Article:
Off Broadway Reviews
Brecht famously wrote the play in a great rush of urgent creativity while living in exile in Finland in 1941, having fled Germany in the early 1930s as the Nazis were rising to power. Arturo Ui is essentially a satirical allegory about Hitler and his followers. Brecht, however, set the action in Chicago, subtitled it "A Gangster Spectacle," and transformed the characters into mobsters, with Hitler portrayed as an Al Capone-like figure.
The play is not often produced, possibly because it is difficult to construct a consistent vision of what it should look like on stage. It requires some astute juggling of elements drawn from period gangster films, surrealism, and pedantic polemics, with touches of Shakespeare and Charlie Chaplin thrown in for good measure. Some productions have dressed the characters like Nazi officers, while others have maintained the mobster look. The latter is what the Phoenix Ensemble has chosen to do (credit Debbi Hobson for the sharp costume design).
Craig Smith's Ui, the stand-in for Hitler, is a nebbishy sort of guy who surrounds himself with a band of thugs who want to strong-arm their way into taking over the cauliflower trade in Chicago and Cicero, Illinois. Given this patently absurd premise, it's not surprising that the best moments of the production occur when things turn surrealistic. There is a great set-piece, for example, in which Ui hires a broken-down half-drunk actor (John Lenartz) to teach him how to emote and gesture to the crowd. The pair of seasoned performers has a field day with this scene, which ends with Smith marching around the stage in mock goose-step fashion to the tune of "Yankee Doodle Dandy," bringing to mind Charlie Chaplin's portrayal of Hitler in his satirical film "The Great Dictator."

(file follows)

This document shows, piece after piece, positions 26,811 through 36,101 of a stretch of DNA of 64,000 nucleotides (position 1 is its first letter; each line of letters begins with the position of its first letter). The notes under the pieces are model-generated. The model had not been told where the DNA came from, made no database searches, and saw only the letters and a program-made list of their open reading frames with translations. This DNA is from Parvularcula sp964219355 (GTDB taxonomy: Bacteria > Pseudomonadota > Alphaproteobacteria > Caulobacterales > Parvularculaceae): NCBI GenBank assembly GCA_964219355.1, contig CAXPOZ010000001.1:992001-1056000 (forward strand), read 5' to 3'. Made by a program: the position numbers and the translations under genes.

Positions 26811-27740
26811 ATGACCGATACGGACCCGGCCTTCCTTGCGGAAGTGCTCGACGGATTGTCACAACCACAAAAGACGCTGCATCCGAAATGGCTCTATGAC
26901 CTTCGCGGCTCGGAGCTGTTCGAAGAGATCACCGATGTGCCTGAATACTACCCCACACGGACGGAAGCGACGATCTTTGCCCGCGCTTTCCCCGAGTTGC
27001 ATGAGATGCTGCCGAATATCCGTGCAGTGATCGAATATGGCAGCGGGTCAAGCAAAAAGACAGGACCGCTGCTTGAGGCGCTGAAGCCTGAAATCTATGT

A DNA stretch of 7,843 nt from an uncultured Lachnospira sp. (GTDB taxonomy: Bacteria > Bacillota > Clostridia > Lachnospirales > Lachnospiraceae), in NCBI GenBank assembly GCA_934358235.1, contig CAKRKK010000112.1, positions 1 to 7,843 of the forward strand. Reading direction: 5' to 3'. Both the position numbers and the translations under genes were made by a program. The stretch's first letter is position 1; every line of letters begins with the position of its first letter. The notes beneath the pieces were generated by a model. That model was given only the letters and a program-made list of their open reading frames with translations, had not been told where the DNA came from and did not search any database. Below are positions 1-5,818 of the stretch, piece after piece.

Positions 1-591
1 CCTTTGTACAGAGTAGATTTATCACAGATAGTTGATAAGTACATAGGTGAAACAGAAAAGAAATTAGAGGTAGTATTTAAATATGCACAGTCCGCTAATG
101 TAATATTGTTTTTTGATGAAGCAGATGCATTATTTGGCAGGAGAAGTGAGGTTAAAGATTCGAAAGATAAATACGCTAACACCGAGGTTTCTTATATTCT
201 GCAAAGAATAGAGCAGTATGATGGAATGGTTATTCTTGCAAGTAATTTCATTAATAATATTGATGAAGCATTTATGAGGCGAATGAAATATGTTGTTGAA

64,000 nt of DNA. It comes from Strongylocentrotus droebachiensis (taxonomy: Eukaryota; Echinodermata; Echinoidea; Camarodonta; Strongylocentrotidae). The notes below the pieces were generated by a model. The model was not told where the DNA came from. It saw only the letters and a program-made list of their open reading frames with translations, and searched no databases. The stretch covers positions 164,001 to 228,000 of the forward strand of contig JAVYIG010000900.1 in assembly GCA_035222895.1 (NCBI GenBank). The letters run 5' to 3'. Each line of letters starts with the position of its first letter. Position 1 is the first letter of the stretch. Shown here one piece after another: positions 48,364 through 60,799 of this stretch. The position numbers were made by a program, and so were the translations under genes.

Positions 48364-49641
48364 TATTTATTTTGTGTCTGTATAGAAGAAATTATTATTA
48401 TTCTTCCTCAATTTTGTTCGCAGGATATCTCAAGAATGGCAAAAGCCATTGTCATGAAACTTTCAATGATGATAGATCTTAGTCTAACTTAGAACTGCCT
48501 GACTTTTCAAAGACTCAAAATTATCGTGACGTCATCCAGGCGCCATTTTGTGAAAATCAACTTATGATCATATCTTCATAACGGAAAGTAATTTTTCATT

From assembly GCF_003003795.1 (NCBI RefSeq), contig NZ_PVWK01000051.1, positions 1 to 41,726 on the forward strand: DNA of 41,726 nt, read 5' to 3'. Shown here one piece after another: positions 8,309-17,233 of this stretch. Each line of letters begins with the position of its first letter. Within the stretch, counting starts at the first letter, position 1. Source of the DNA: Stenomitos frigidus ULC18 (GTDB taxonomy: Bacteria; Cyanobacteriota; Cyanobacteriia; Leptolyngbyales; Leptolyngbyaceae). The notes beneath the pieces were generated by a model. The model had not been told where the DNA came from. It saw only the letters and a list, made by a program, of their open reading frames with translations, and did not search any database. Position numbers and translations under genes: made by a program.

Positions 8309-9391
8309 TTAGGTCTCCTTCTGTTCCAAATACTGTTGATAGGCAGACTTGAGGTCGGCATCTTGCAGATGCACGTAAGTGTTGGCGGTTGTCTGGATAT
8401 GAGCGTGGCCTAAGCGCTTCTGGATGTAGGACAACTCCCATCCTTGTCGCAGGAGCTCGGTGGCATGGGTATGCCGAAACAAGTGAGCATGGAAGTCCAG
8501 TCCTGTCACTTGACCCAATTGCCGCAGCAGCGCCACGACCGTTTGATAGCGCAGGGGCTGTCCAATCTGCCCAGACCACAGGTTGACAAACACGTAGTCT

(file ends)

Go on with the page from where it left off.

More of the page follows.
Lenartz also plays a character called Dogsborough, a stand-in for Paul von Hindenburg, a German hero of World War I who, when in his 80s, was pressed into running for President against Hitler in 1932. He won, but he was unable to prevent the Nazi juggernaut that led to Hitler's rise to a position of absolute power. In Arturo Ui, the character falls prey to his own blind greed and willingly steps aside for Ui in order to protect his reputation.
Among the rest of the strong ensemble, Elise Stone also is quite effective as a widow, made such, as she knows, by Ui's henchmen. In a scene straight out of Shakespeare's Richard III, she is wooed by Ui into joining his inner circle. Shakespeare is also invoked in the play's prologue (presented in rhyming couplets in Stephen Shakey's translation) and in an embedded performance of Marc Antony's famous funeral oration from Julius Caesar.
Mostly it all works, although there are a couple of distractions. One of these is a framing device that offers up the play as if it were a radio drama. The stage is set up like an old-style recording studio, with stand mics, sound effects equipment, and the talented Ellen Mandel at the piano providing original underscoring. There are even a couple of Wrigley's gum commercials tossed into the mix. In truth, however, this comes off as more of a gimmick than a means of shedding light on things, and it is something of a relief when, for large portions of the production, the radio paraphernalia disappears altogether and the play proceeds strictly as a theatrical performance.
Also potentially distracting are Brecht's additional descriptions of the events in Germany, here presented like pieces of movie newsreel clips from the 1930s. These are insistent reminders of the playwright's intended target. For Brecht, the actual events taking place in his native land were of paramount importance. The cautionary message cannot be presented often enough, that we must collectively resist men like Arturo Ui.
The Resistible Rise of Arturo Ui